Interview with Jonny Campbell, Director of The Casual Vacancy, In the Flesh

books, Interviews, TV

Yesterday I was lucky enough to interview Jonny Campbell, the director of JK Rowling’s The Casual Vacancy, which premiered last night on HBO and continues tonight. Mr. Campbell has directed episodes of Shameless and Doctor Who (the amazing “Vincent and the Doctor” episode along with “Vampires of Venice”), and won a BAFTA for his work on In The Flesh. We discussed his work on fan-favorite In the Flesh as well as his process in adapting The Casual Vacancy from book to screen. The Casual Vacancy is a story of a village tearing itself apart, revealing the townspeople’s idiosyncrasies, and addressing social responsibility and one’s response to the poor and disadvantaged. At times darkly funny, it portrays a town whose residents are selfishly stuck in their beliefs and traditions, unaware they have the power to change. This sadly comical selfishness comes to play an important role as events unfold.

Calling in from the UK, Mr. Campbell started by discussing some of the shooting locations (located mostly in the West Country in England –some near my old home in Oxford); I had to mention straight away that the series feels distinctly British. While many UK dramas set in the City could almost take place in any city in the world, The Casual Vacancy feels almost naturally born from small-town parish life in the UK. Still, the story is a familiar one–no matter what the country, the vacuum felt by a sudden death, and the chaos that can surround it, can be understood by all. Mr. Campbell said, “I hope that the universal nature of the human story behind The Casual Vacancy will translate to American viewers.”

Mr. Campbell’s ability to translate something very British to an American audience also led him to great success with his series In The Flesh. The show (tragically) was cancelled after two seasons, but the cancellation allowed Mr. Campbell to cast two of the actresses from the show into Vacancy. Mr. Campbell said that he wanted to give Emily Bevan (Amy Dyer in Flesh, Mary Fairbrother in Vacancy) and Marie Critchley (Sue Walker in Flesh, Ruth Price in Vacancy) roles in the mini-series.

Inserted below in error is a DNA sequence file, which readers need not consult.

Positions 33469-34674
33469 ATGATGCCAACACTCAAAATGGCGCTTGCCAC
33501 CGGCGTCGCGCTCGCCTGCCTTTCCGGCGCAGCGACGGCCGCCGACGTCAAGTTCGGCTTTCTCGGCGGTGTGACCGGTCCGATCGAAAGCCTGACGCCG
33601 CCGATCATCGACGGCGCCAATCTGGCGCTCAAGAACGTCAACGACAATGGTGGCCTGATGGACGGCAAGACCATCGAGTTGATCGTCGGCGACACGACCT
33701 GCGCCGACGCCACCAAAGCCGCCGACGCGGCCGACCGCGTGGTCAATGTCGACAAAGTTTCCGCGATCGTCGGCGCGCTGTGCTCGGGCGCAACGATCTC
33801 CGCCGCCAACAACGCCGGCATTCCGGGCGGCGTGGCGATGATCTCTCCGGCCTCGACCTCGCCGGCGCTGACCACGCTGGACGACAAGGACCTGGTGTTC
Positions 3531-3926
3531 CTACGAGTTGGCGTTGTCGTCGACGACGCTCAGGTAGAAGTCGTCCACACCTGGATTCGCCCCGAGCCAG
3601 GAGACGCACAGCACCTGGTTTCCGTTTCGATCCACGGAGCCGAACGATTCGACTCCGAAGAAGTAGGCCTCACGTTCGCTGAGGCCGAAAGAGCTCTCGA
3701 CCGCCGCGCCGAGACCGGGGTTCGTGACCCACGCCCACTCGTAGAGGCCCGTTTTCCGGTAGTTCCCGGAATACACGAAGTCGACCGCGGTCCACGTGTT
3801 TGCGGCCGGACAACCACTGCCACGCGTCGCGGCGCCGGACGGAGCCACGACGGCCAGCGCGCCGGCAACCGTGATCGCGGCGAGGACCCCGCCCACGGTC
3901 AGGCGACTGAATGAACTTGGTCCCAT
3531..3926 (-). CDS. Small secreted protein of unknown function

“I had to try and fit as many [In the Flesh actors] in as I could. It was like a lifeboat, to try and save people. It was wonderful working with Emily, especially, as we found her for In the Flesh.” It was a struggle to find an actress for Mary, who is older within the novel. But, “I came on the idea to cast Emily. She did such an amazing job.”

As this was JK Rowling’s first book after the Harry Potter series, I was curious to know if Mr. Campbell felt any pressure directing the adaptation. “I did, but I feel that I respond well to that sort of pressure.”

This was her first adult novel after the global phenomenon that was Harry Potter, “and there was always going to be a different reaction to it,” and a sort of pushback from fans wanting only more of the same. “That challenge, that attempt to do something different interested me.” He mentioned Doctor Who–Mr. Campbell felt there was a great deal of pressure on Matt Smith, taking on a role with people almost wanting him to fail. “I wanted to be part of that, to help say ‘you know what? You’re all wrong’. To get to work on the show at that time was more interesting than when it was soaring high.

“It’s part of what I enjoy as a director, those sort of challenges. So while it was daunting, I was more interested in making sure JK Rowling felt I did the work justice while still presenting it on screen.”

Already released in the UK, the reaction has been “suitably provocative.” Audiences have been divided over the mini-series; while the majority of people ‘got it’, there were some who were unwilling to open themselves to the story and engage. “Everyone has their own view of it, which is so refreshing. I really respond to that, as well. There is no point in doing something if people are apathetic to it.”

Mr. Campbell commented that it truly only takes one person to have a strong, positive response to the story to know that you have done right. He related a story of an email he received from a young man who sat his mother down to watch Flesh. At the end, the mother verbally expressed her love for her child, which she hadn’t really done before. “It made everything worthwhile–all the hardship, all the filmmaking, being wet in the forest shooting zombies.”